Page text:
A busy arbitrator kept Blake Wheeler, the Bruins, their fans and media waiting anxiously Thursday for Wheeler's arbitration award.
Wheeler and the Bruins presented their cases for a new one-year contract Tuesday. Thanks to the same arbitrator having to oversee more awards Thursday, the award wasn't decided on until early Thursday evening, some four to five hours after the scheduled 48-hour waiting period was over. But when all was said and done, the 23-year-old Bruins winger was awarded a $2.2 million, one-year deal for the 2010-11 season.
A new 48-hour window opened up for the Bruins to decide whether to accept the award and possibly buyout another player to do so, or walk away from the award and make Wheeler a unrestricted free agent, as they did with defenseman David Tanabe in 2006.
If the Bruins do sign and keep Wheeler at $2.2 million for this coming season, they will be over the $59.4 million NHL salary cap when the season starts. For now they are allowed to be 10 percent over that cap until the season begins. But they will also have a $3.5 million cushion until mid- to late-November thanks to Marco Sturm's long-term injury reserve status.
The Bruins, of course, could sign and then trade Wheeler or trade another player to make the cap implications work.
Wheeler's camp seemed to be fine with the award.
"The decision came in the range we expected," Wheeler's agent Matt Keator said. "There were no winners or losers in this case. Blake is excited for camp and ready to go."
Of course it remains to be seen whether he will be part of the team when camp begins in September, but a Bruins source did tell ESPNBoston.com that it was "highly unlikely" the Bruins walk away from the $2.2 million ruling. "If anything, he or another player gets dealt," said the source.
That begs the question of who will be the odd-man -- or odd-men -- out. The common feeling amongst media and fans is that underachieving winger Michael Ryder, with one-year left at $4 million on his deal, will be bought out, demoted to Providence (AHL) or traded to create cap space for Wheeler and the yet-to-be signed Tyler Seguin, whom the Bruins drafted second overall at the 2010 NHL Entry Draft.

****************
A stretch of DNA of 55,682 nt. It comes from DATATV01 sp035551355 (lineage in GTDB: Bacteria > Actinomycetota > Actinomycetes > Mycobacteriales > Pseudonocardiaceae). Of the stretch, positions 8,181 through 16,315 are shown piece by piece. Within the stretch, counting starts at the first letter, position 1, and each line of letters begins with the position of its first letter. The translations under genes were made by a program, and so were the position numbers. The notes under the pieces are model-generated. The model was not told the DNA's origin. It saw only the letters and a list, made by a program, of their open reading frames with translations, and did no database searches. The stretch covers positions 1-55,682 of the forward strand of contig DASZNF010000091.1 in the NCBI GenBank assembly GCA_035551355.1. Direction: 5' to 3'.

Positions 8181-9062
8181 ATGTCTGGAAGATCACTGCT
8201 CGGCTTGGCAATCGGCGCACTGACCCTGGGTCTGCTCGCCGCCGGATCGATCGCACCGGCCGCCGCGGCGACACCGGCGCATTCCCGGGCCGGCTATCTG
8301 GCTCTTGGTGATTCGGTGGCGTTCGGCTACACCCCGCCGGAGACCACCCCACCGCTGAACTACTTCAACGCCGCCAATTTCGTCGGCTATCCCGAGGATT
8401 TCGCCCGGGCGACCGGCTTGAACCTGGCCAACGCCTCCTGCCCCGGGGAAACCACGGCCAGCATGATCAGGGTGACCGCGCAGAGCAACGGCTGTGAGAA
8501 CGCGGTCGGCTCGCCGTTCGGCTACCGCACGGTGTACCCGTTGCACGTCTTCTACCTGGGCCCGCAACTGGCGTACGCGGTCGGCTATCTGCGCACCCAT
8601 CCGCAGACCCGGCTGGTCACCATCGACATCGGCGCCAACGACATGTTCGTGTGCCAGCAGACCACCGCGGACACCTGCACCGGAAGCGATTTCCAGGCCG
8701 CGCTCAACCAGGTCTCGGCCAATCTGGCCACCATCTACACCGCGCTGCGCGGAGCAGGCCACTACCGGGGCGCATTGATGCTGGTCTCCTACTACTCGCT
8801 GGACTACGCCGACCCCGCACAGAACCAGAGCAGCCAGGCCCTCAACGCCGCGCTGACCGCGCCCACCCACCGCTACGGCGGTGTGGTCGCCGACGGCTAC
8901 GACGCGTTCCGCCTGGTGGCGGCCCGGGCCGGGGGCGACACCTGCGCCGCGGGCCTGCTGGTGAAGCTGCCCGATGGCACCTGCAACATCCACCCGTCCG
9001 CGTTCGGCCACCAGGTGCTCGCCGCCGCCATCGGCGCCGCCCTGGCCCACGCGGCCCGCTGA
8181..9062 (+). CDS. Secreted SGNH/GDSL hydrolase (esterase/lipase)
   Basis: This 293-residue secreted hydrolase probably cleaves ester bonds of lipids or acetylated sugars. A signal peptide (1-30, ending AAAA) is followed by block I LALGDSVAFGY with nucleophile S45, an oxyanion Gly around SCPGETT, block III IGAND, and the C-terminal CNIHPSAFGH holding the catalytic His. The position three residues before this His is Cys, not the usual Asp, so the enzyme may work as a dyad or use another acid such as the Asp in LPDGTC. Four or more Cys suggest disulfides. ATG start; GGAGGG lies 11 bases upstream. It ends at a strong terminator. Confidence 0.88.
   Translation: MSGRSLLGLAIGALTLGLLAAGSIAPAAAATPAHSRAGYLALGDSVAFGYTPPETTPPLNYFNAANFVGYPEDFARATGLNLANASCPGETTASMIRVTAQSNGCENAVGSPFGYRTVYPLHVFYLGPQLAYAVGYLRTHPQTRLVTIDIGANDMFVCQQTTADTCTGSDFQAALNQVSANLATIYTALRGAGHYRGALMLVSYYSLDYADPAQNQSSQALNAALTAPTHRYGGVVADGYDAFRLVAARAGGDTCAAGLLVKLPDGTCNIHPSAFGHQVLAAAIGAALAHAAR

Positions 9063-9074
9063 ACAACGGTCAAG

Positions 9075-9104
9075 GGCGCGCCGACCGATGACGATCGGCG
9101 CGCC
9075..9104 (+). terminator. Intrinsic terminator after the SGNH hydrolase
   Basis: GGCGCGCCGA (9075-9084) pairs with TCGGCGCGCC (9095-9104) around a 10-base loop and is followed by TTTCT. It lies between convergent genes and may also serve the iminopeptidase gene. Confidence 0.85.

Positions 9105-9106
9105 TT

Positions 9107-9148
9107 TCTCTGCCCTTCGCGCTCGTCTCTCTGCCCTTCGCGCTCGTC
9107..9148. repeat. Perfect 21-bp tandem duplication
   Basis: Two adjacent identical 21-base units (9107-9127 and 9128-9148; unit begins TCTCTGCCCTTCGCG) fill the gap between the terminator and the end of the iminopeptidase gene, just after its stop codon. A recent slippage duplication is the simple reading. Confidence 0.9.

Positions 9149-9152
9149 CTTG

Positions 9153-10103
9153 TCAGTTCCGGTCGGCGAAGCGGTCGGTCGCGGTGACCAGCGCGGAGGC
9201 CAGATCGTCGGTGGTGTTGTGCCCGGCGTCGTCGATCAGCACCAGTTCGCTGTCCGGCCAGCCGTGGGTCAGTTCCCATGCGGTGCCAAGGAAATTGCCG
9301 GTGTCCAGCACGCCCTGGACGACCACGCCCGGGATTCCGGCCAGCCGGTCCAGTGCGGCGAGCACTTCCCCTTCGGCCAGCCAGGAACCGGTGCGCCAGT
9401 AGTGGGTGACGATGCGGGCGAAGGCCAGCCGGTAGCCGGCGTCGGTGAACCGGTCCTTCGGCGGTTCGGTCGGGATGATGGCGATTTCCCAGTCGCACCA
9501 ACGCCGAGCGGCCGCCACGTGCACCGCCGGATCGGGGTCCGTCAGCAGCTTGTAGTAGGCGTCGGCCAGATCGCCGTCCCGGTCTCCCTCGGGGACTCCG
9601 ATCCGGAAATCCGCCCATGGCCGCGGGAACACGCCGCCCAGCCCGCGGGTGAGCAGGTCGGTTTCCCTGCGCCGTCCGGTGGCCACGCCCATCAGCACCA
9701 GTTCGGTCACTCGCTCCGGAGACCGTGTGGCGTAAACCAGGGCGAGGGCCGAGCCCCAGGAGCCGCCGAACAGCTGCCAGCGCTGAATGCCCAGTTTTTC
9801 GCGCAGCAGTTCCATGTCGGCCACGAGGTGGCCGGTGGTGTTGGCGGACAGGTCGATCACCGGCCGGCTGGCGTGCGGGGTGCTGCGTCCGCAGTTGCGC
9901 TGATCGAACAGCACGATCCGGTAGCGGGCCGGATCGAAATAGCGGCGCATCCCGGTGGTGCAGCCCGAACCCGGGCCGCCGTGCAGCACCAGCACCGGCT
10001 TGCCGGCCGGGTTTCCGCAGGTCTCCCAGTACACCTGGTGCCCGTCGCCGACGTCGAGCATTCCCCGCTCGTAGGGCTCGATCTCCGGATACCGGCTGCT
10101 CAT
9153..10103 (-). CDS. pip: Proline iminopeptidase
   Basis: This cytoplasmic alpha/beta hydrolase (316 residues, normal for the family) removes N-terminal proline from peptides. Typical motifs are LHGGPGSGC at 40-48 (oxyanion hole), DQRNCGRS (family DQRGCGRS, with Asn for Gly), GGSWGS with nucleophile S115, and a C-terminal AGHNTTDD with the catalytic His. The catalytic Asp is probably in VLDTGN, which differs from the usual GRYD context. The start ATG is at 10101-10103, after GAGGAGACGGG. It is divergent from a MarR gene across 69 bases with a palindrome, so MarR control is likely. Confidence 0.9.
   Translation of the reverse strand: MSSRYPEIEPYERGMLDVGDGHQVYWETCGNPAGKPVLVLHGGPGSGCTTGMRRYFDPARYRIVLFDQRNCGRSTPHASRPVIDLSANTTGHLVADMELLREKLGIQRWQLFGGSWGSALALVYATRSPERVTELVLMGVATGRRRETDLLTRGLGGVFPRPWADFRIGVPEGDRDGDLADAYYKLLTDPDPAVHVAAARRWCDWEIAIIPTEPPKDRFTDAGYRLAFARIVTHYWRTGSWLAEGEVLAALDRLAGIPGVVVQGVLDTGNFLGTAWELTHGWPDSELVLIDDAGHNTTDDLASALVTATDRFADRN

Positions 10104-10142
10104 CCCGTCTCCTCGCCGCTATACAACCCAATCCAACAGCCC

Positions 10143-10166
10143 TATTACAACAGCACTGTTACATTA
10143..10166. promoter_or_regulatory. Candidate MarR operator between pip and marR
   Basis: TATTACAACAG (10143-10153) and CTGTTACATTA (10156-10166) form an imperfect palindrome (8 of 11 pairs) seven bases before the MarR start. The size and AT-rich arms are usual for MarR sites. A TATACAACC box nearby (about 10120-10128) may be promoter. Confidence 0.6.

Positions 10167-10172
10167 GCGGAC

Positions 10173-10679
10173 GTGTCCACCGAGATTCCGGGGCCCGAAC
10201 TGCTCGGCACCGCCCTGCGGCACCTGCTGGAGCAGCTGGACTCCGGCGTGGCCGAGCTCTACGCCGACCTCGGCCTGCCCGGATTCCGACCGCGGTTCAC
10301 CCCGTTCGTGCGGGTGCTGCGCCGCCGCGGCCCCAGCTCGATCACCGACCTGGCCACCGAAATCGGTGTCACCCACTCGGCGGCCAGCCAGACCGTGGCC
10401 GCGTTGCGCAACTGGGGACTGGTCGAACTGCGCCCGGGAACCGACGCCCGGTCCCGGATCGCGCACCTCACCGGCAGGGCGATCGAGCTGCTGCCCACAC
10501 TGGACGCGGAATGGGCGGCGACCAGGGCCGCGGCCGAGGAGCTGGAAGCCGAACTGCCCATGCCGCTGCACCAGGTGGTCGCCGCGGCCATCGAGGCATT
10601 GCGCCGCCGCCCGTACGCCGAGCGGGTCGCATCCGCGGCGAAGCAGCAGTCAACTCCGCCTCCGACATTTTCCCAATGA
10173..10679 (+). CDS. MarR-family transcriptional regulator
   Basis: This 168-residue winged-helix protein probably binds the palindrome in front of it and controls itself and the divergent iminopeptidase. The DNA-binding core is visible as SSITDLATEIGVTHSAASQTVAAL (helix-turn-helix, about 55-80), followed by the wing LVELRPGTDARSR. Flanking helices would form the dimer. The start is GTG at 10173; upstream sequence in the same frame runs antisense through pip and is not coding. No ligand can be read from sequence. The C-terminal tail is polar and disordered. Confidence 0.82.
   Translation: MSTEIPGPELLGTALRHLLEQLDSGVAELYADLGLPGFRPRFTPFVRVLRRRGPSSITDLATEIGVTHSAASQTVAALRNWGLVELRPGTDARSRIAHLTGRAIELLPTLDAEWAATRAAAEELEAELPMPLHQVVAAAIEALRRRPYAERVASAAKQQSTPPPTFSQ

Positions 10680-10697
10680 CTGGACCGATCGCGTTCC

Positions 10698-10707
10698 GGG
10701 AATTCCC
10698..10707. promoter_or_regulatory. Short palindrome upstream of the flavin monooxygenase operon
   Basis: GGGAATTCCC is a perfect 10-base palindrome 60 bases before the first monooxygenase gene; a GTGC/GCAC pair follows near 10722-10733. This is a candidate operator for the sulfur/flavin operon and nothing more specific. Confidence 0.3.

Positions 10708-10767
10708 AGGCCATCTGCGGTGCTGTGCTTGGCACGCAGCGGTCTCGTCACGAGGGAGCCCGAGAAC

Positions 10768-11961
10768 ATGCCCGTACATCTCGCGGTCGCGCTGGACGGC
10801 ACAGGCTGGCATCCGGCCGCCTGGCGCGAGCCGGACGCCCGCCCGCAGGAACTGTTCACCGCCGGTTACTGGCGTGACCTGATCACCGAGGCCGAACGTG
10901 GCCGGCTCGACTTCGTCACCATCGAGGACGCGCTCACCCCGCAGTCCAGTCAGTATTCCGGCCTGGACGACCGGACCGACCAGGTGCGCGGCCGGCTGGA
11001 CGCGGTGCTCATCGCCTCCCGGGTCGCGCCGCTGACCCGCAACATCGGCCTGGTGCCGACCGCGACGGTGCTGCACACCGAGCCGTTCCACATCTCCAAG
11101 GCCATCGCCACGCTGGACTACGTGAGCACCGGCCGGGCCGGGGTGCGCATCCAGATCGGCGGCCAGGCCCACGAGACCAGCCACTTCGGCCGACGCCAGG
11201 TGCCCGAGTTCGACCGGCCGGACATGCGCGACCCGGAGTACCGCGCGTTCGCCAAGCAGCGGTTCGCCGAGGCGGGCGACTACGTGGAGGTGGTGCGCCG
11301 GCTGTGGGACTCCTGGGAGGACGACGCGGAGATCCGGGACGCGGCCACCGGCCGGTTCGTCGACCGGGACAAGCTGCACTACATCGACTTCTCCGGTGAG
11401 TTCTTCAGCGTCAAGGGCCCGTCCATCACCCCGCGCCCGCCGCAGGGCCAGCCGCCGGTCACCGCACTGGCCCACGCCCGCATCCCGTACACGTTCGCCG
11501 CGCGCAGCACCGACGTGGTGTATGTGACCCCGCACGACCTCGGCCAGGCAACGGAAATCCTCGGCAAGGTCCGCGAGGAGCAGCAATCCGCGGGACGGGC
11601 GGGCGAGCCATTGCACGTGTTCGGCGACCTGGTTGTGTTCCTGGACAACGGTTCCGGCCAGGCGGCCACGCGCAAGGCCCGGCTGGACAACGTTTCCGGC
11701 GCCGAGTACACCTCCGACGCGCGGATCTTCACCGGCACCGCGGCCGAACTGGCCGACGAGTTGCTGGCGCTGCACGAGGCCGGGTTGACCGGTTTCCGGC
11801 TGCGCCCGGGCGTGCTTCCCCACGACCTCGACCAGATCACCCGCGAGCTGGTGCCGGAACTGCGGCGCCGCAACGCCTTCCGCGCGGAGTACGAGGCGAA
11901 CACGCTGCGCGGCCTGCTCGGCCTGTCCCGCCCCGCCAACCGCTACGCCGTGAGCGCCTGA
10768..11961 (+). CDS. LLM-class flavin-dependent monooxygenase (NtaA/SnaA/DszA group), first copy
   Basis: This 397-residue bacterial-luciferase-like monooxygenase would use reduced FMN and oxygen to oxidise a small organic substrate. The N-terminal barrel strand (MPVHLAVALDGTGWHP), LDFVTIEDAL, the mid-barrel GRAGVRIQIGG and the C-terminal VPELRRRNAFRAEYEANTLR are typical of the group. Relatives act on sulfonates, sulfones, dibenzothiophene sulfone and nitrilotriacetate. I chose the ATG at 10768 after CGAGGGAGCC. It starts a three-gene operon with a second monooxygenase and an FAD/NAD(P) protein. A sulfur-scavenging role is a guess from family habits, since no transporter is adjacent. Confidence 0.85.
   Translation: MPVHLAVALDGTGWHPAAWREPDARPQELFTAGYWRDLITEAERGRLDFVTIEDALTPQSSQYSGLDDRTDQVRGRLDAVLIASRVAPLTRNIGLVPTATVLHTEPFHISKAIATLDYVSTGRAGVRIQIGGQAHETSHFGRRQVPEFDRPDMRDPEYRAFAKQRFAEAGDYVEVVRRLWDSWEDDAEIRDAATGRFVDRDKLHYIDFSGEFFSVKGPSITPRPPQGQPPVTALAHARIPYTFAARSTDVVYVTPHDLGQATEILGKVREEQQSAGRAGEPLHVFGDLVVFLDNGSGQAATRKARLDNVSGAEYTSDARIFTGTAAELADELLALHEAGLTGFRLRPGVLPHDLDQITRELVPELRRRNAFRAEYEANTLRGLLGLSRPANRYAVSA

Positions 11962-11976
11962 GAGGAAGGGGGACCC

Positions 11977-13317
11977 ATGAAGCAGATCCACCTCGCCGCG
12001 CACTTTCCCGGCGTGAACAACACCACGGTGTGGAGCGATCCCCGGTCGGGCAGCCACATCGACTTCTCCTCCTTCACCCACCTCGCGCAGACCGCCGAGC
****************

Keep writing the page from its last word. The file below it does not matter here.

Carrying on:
There have been plenty of rumors that Bruins general manager Peter Chiarelli will just buy out Ryder despite the fact that Chiarelli was adamant earlier in the summer that he wouldn't buy out Ryder or any other player. Chiarelli can change his mind, of course, but Bruins and NHL sources have told ESPNBoston.com otherwise. According to these sources, Ryder has and continues to be shopped. The Islanders have been a team linked to Ryder for weeks now since they have plenty of cap space and still need to reach the cap floor, but these sources said the market for Ryder is very quiet and chances are he will be in camp with his team come September.
But while the market for Ryder is silent, the market for Marc Savard has heat up again, and the Los Angeles Kings are again a team that keeps getting mentioned. Sources confirmed to ESPNBoston.com on Thursday night that the Kings are looking for another top 6 forward and a depth defenseman. The same source mentioned Savard as a player the Kings are targeting.
The Bruins would like another scoring winger and puck-moving defenseman. Is there a match there? We shall see, but should this rumor continue to gain steam, expect Bruins blueliners Mark Stuart and Matt Hunwick to be mentioned as possible defensemen the Kings would covet.
Another scenario to keep in mind is the strong interest the Bruins have had in Maple Leafs defenseman Tomas Kaberle, who could easily become that puck-moving blue liner the Bruins desire. Would the Leafs be interested in reuniting Wheeler with his former University of Minnesota teammate and good friend Phil Kessel in a deal for Kaberle?
One thing is for sure, the Bruins' busy summer of transactions and change isn't dying down anytime soon -- so stay tuned.